Further to the release of SP 1-20 GHz, industry recommended an amendment to the band plan to accommodate the shortage of very low capacity (VLC) links. Service providers indicated that the good propagation characteristics of this frequency range make it particularly suitable for rural and remote applications requiring long hops. Public comment was solicited on the proposal to accommodate VLC links in the band 1700-1850 MHz in the spectrum utilization policy consultation paper entitled Proposals to Provide New Opportunities for the Use of the Radio Spectrum in the 1-20 GHz Frequency Range, Gazette Notice DGTP-006-97.

It is appropriate to note that utilization policy SP 1-20 GHz, issued in 1995, included a cautionary statement that the band 1710-1850 MHz may be subject to a future policy review to determine whether the band is required for other uses after the year 2000. Since that time, a number of domestic and international developments have led to the consideration of this spectrum at the International Telecommunication Union (ITU) World Radiocommunication Conference in May 2000 (WRC-2000) for the implementation of new mobile services commonly referred to as third generation personal communication services or IMT-2000.

The timing of this implementation could occur in incremental stages between the years 2005-2010. Based on the experiences with PCS roll-out, it could subsequently be necessary to transition existing fixed systems out of the spectrum to facilitate the implementation of the new services. Consequently, the Department does not support any growth in this band at this time, particularly for large-scale multi-hop networks, or for systems deployed in urban areas and their vicinities. Shortly after the results of WRC-2000, Industry Canada will decide on the steps to be taken to accommodate new mobile services in the band 1710-1850 MHz.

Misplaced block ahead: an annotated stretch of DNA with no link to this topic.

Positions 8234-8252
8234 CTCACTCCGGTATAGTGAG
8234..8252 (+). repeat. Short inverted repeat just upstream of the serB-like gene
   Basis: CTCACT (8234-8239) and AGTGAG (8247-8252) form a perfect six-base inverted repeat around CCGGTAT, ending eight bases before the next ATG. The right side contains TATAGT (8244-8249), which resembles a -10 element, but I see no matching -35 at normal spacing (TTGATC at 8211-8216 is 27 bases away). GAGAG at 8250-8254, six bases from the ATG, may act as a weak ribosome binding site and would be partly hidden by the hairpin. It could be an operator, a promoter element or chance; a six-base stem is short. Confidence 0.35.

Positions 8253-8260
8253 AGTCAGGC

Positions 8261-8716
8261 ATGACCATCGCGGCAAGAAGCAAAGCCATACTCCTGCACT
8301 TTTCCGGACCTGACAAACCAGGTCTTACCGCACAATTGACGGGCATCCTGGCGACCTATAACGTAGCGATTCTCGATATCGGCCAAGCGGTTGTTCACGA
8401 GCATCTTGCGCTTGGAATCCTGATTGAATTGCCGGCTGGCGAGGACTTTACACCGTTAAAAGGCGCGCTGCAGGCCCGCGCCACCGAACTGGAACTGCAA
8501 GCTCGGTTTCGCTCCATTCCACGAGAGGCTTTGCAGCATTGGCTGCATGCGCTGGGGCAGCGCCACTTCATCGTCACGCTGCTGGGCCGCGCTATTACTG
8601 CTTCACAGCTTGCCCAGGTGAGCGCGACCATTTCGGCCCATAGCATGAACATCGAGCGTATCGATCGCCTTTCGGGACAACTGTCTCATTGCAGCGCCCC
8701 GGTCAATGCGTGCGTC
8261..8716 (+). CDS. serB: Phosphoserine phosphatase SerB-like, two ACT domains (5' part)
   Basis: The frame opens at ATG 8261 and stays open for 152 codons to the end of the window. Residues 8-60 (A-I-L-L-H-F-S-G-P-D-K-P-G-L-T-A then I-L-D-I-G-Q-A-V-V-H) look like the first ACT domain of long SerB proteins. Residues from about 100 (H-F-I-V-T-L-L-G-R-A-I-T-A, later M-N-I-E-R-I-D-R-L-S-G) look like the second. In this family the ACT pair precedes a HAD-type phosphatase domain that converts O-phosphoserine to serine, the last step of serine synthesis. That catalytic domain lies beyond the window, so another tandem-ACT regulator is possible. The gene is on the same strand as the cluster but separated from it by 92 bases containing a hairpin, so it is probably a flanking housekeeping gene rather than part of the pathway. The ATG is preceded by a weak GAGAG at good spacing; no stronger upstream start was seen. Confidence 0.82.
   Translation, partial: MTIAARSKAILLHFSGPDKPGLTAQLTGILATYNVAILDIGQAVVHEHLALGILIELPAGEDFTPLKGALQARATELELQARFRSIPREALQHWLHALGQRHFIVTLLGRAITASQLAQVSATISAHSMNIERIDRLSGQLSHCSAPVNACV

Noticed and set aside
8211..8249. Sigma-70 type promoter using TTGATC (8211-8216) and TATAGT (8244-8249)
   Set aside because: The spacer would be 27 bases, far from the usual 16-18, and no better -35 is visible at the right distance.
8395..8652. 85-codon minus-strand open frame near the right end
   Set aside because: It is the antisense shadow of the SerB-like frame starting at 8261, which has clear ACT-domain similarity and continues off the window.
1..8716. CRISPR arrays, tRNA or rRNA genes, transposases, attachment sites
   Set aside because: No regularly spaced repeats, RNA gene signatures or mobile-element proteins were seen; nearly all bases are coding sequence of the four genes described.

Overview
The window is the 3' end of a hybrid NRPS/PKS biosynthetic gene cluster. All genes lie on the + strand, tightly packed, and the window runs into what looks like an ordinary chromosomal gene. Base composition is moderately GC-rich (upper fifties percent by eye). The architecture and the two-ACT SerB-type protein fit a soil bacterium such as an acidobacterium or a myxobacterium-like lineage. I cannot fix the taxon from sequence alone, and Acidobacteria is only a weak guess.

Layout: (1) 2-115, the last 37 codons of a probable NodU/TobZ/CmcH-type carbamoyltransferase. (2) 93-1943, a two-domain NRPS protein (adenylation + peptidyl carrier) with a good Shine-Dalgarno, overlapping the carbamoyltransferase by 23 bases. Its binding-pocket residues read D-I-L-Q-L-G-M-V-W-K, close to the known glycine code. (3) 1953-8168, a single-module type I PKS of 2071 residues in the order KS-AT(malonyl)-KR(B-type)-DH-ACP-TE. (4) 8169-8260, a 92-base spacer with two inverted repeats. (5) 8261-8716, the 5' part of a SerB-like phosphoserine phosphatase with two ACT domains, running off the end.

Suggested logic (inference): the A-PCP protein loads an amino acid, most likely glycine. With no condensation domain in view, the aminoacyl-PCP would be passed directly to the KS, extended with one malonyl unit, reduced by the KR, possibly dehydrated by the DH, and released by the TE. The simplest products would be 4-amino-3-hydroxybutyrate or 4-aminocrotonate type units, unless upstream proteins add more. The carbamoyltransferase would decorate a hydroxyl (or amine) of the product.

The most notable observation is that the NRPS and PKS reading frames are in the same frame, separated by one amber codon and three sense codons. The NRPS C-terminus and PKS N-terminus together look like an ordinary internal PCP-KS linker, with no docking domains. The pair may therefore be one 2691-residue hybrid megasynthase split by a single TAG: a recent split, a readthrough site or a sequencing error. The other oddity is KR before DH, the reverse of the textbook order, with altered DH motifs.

4.0 Modified Fixed Services Bands 2025-2110 and 2200-2285 MHz

In August 1997, Industry Canada initiated a comprehensive spectrum policy review proposing new opportunities for use of the radio spectrum in the 1-20 GHz frequency range. This was based on the considerable interest in the introduction of various services such as fixed wireless access systems, multipoint communication systems, and licence-exempt voice and data equipment. Canada Gazette Notice DGTP-006-97 put forth a number of new spectrum policy proposals.

4.1 Modified Fixed Service Bands

With the release of SP 1-20 GHz in January 1995, the frequency range 2010-2110 MHz paired with 2200-2300 MHz was identified as the new "upper 2 GHz" band for medium capacity (MC) point-to-point systems. A moratorium on the licensing of new fixed microwave applications was placed on the 1990-2010 and 2160-2200 MHz bands to facilitate the future implementation of mobile satellite services (MSS), and on the band 2110-2160 MHz for emerging PCS services. In August 1997, a similar moratorium was added to the band 2010-2025 MHz, which was allocated to mobile satellite services at the 1995 World Radiocommunication Conference (WRC-95).